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Sunday, December 13, 2009

Blog Post » Great speech, but what about Israel-Palestine?

I am one of those who believe that President Barack Obama actually deserved the Nobel Peace Prize. He deserved it because, in the months since assuming the presidency, he restored the United States from a nation "gone rogue" into the one it has been throughout its history. That is, in the words of the Declaration of Independence, a nation with "a decent respect to the opinions of mankind."

Under the previous administration of Bush, Cheney, and the Neocons, the United States had operated with no respect for international organizations or international opinion. We did what we wanted to do, when we wanted to do it.

Barack Obama ended that ugly epoch. And for that he deserves the Nobel and the gratitude of humanity.

This is not to say that Obama has ended America's over-reliance on war, rather than on diplomacy, as the means to confront our enemies. No matter whether one supports or opposes the Afghanistan surge, it is still an escalation of war. We remain in Iraq. Americans are still being killed and are killing in wars that many consider unnecessary.

But there is simply no comparison between an administration that approaches war with trepidation and exhaustive consideration and the Neocon administration which sent Americans off to fight with glee. (Remember Paul Wolfowitz and Richard Perle pushing war with Iraq - which they knew had nothing to do with 9/11 - as early as 9/12?).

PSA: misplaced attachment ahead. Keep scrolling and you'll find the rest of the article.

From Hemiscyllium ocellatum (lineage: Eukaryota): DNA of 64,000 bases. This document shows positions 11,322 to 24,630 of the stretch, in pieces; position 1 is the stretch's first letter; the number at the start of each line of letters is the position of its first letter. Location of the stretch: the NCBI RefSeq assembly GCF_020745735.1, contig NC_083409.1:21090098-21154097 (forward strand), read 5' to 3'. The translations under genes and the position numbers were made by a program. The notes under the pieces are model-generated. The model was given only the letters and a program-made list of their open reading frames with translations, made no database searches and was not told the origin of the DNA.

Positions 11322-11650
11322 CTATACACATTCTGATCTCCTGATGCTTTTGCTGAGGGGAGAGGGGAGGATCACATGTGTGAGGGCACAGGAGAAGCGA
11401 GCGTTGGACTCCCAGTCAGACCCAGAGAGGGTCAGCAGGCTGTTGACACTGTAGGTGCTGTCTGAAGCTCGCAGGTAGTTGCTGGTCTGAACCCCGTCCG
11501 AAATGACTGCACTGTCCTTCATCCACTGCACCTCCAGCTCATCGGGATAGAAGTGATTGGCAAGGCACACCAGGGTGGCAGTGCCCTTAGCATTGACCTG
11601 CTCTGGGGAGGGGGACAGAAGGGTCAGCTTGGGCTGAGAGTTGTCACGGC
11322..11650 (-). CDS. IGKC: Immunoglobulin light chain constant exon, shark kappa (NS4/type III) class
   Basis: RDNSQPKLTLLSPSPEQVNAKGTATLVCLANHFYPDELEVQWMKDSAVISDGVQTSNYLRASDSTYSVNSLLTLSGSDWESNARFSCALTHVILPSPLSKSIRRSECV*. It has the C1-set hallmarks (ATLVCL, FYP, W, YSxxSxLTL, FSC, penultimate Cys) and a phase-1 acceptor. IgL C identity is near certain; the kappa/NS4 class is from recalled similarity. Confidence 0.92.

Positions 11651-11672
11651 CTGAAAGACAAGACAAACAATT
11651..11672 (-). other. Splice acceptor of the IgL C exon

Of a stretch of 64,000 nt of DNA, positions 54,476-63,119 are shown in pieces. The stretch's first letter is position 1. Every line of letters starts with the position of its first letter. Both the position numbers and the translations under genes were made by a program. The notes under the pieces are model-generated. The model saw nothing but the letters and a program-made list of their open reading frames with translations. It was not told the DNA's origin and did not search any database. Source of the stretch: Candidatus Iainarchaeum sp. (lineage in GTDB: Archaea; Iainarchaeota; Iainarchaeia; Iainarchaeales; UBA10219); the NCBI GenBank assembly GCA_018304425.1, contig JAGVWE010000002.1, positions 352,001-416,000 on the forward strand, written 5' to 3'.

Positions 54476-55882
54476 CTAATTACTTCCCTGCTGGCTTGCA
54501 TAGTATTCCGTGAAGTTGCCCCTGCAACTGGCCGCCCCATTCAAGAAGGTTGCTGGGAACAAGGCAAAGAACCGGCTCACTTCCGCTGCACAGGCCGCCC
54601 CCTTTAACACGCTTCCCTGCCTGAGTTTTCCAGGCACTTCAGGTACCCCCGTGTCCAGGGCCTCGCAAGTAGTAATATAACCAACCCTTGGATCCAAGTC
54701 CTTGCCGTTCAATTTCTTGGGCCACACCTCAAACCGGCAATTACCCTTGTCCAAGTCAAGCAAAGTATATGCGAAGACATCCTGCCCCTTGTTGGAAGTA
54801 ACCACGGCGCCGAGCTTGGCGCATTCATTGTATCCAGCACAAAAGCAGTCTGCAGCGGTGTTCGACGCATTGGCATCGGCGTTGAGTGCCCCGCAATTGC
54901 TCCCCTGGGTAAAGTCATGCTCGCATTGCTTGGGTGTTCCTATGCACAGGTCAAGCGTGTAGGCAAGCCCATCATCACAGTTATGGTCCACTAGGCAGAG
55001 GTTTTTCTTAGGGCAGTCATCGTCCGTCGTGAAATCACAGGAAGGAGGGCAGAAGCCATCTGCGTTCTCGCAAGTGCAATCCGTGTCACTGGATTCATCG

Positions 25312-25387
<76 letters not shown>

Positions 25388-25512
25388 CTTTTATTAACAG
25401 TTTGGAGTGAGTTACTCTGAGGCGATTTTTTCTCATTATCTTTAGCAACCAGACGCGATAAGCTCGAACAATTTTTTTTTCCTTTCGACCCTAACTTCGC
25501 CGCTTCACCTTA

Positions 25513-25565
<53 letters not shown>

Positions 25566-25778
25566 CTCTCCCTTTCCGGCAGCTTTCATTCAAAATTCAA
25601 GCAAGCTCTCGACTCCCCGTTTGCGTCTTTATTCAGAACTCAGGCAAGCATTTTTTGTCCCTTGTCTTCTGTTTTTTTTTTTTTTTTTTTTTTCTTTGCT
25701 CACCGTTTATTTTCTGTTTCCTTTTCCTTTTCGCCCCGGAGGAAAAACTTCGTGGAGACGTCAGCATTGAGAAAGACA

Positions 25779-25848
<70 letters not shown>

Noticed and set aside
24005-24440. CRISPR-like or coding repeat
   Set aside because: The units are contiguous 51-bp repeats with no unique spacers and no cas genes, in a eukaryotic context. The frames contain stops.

Obama's speech in Oslo was brilliant. I am not surprised that he wrote it himself. He had to somehow accept an award, which most Americans believe was given prematurely, without seeming, in any way, arrogant or even proud to receive it. He also had to accept the Nobel Peace Prize weeks after escalating a war.

He is the only person in his administration capable of writing a speech that would thread that needle. Obama again demonstrates that his is that very rare administration in which the President is the most intelligent and talented player.

In fact, the coming of Obama might cause President John F. Kennedy, if he were here, to amend the toast he offered when he hosted a dinner for Nobel laureates back in 1962.

He said, "I think this is the most extraordinary collection of talent, of human knowledge, that has ever been gathered at the White House - with the possible exception of when Thomas Jefferson dined alone."

And yet, I have one significant problem with Obama's speech. It contained one gaping element of hypocrisy. It concerns Israelis and Palestinians.

In his speech, the President essentially called for peace and justice while describing situations in which war is both unavoidable and justified. He also described situations in which, to avoid war, the international community must "stand together as one" to rectify egregious injustice.

For instance, he said this: "I believe that we must develop alternatives to violence that are tough enough to actually change behavior -- for if we want a lasting peace, then the words of the international community must mean something. Those regimes that break the rules must be held accountable. Sanctions must exact a real price. Intransigence must be met with increased pressure -- and such pressure exists only when the world stands together as one."